From the ADA president: A shot at ending this pandemic
December 21, 2020
Thumbs-up: Dr. Daniel Klemmedson, ADA president, receives a COVID-19 vaccination.
Saying that he is proud that the United States is embarking on one of the biggest vaccination campaigns in its history, ADA President Daniel J. Klemmedson, D.D.S., M.D., received a COVID-19 vaccination Dec. 18 at a Tucson, Arizona, hospital where he regularly performs oral surgery.
“Within the past week, health care professionals around the country have rolled up their sleeves to receive the highly anticipated COVID-19 vaccine,” wrote Dr. Klemmedson in an online letter to both ADA members and nonmembers the same day he was vaccinated. “I was fortunate to be one of them.”
Dr. Klemmedson said that the experience itself was no different from other shots he’s received before.
“However, the emotional relief of being immunized against the novel coronavirus is second to none,” the ADA president said. “It’s a step toward normalcy, a step toward recovering public health, and a shot at slowing the global pandemic with hopes of ending it for good.”
As the vaccine rollout continues, the ADA is working for its patients and profession on three fronts, Dr. Klemmedson said in the letter:
• Helping dentists get vaccinated.
• Helping dentists navigate being able to administer the vaccine.
• Helping dentists talk to their patients about getting vaccinated too.
The general public will likely have access to a vaccine in the spring of 2021, Dr. Klemmedson said, but cautioned that people should not be complacent.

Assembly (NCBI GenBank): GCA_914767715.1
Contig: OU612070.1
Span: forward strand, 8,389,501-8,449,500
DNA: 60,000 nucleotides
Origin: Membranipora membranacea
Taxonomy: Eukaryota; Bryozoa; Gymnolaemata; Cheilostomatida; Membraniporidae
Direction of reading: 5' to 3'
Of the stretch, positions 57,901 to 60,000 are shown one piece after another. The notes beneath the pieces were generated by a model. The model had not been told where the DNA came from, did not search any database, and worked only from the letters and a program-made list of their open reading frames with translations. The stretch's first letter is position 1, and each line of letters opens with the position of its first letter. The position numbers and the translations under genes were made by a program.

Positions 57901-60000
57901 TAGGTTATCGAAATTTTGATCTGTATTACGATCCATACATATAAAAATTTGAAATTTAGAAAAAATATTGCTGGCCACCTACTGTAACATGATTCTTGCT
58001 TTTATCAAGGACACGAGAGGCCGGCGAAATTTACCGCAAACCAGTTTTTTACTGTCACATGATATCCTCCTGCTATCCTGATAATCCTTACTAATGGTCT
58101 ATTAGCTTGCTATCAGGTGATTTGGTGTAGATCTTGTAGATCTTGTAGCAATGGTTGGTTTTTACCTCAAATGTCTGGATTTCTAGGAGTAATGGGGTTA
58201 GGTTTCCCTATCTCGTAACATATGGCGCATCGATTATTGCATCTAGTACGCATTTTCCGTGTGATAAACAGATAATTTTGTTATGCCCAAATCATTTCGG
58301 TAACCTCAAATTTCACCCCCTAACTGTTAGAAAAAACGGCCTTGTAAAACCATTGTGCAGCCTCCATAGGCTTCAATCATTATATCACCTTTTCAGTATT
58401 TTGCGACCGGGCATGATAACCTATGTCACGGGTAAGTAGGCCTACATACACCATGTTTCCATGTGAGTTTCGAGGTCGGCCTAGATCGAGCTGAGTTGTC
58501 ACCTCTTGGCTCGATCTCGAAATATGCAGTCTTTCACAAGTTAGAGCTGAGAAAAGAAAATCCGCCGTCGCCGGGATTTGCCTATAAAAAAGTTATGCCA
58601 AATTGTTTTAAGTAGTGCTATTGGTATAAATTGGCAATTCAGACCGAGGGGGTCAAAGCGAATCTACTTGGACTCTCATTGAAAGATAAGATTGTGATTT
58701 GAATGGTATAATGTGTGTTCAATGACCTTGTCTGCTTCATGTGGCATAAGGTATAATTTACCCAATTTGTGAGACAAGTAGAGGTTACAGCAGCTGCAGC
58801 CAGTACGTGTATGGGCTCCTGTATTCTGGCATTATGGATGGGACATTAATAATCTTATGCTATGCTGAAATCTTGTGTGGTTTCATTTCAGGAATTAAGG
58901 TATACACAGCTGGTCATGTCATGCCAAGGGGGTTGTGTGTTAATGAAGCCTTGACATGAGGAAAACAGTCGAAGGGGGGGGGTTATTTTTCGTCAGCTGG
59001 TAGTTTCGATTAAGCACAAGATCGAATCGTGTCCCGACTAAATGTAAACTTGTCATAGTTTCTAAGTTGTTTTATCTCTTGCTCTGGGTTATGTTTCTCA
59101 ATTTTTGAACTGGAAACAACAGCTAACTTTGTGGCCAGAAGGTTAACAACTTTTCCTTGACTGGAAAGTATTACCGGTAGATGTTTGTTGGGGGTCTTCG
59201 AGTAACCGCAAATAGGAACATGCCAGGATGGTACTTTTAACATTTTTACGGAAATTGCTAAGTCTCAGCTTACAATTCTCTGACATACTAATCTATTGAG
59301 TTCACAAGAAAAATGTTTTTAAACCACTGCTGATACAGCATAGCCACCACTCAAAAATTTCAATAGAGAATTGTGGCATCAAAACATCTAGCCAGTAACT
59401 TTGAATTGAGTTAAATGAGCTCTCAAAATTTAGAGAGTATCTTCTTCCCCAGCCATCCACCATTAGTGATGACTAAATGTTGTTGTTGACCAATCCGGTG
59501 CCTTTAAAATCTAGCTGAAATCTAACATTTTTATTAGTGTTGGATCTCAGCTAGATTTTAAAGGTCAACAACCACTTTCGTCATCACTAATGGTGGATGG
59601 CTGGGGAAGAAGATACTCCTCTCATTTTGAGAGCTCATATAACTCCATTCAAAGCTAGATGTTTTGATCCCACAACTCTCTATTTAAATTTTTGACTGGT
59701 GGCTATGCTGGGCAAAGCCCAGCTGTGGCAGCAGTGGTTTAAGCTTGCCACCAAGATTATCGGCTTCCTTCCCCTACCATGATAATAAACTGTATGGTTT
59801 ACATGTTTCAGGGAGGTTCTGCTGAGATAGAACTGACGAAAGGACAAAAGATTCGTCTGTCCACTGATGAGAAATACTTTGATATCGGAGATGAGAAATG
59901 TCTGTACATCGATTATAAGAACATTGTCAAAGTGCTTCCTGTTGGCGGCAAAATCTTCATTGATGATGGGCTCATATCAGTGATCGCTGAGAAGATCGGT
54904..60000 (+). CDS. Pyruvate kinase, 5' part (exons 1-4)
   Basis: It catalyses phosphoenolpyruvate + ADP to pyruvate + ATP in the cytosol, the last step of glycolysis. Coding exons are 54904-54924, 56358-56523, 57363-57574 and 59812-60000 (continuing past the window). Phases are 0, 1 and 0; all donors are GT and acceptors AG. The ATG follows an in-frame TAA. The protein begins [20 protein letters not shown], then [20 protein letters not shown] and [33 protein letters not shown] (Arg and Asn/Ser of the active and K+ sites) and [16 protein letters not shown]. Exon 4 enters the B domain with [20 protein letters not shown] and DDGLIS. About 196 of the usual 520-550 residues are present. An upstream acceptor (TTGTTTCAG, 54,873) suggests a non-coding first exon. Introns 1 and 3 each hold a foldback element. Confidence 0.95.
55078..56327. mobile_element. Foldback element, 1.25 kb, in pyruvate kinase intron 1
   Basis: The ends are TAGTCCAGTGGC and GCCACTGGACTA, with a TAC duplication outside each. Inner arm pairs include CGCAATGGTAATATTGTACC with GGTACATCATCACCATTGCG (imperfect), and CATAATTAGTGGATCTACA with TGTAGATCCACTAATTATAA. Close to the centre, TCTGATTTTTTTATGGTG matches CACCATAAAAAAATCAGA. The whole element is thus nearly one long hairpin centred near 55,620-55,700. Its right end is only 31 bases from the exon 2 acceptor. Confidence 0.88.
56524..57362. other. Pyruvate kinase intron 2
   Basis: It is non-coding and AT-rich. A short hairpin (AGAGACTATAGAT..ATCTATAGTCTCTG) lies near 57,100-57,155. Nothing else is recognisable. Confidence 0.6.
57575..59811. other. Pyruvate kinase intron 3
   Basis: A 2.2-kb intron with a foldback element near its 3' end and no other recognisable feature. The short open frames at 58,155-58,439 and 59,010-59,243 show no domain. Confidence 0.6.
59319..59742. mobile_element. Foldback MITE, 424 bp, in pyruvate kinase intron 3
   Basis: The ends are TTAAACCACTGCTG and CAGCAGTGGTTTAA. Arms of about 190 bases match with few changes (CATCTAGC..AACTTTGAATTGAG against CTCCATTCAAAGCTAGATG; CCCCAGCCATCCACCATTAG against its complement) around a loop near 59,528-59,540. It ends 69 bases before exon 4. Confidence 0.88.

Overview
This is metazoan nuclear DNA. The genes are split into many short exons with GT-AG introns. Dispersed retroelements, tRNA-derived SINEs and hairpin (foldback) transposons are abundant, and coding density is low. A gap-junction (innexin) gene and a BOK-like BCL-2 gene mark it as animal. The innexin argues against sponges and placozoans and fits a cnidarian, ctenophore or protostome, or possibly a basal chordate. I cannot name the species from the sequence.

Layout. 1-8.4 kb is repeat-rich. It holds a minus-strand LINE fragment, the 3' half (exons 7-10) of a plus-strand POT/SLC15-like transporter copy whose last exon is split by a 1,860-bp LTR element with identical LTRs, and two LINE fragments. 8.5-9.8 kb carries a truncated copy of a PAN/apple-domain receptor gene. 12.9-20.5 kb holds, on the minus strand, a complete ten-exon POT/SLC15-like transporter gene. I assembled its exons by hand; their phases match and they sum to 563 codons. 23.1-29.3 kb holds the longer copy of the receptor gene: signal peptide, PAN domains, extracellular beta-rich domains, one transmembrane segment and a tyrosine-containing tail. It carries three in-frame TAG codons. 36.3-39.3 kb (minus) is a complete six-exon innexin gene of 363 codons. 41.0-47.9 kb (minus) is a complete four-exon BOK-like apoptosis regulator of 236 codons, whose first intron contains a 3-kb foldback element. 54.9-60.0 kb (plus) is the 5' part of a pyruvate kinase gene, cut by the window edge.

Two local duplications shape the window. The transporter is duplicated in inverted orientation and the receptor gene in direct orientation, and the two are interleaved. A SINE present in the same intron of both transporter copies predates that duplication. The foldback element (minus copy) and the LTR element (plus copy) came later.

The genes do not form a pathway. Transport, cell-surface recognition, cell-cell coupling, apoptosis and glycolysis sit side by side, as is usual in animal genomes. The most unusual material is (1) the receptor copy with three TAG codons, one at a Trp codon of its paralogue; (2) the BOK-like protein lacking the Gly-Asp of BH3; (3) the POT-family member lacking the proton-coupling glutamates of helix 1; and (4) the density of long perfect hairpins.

“We’re not out of the woods yet,” he wrote. “The United States is seeing a staggering resurgence of COVID-19 cases and deaths — what health officials are calling ‘a surge within a surge’ as infection rates continue to spike during the holiday season. We must continue wearing our masks and washing our hands frequently, and also maintaining enhanced infection control protocols in our offices. Although gathering with loved ones makes the holidays merry and bright, social distancing also remains critical.”
The ADA has advocated for dentists and dental team members to be prioritized within the first phase of vaccinations, Dr. Klemmedson emphasized, saying that final authority rests with the individual states to prioritize populations to be offered the vaccine.
“When need is great and supplies are limited, public health officials often face tough decisions when determining an equitable distribution of resources,” said Dr. Klemmedson. “Some states are prioritizing dentists in Phase 1A. In other states, dentists may be prioritized in Phase 1B or within different phases, tiers, and subgroups. Bear in mind, it may be weeks or longer before you are able to be vaccinated. Be sure to consult with your state society for further details.”
He encouraged dentists and their teams to visit the ADA’s COVID-19 Vaccine Allocation Map, which is designed to help dentists determine their prioritization to be vaccinated in their state. The map also provides information about whether dentists can administer COVID-19 vaccinations in their state. The map will be updated as new information becomes available.
“Dentists are essential health care providers whose leadership, counsel, and example will go a long way in building vaccine confidence in our nation,” Dr. Klemmedson said. “Let’s do our part to move public health forward. Get vaccinated and encourage your patients to do the same so this time next year, we can gather once again.”
Continue to visit ADA.org/virus for the most current information and resources on these topics and more. Also, check out the ADA’s new COVID-19 vaccination fact sheet, which provides the current status of COVID-19 vaccines in the U.S. along with information about vaccine safety and efficacy. The fact sheet will be updated regularly.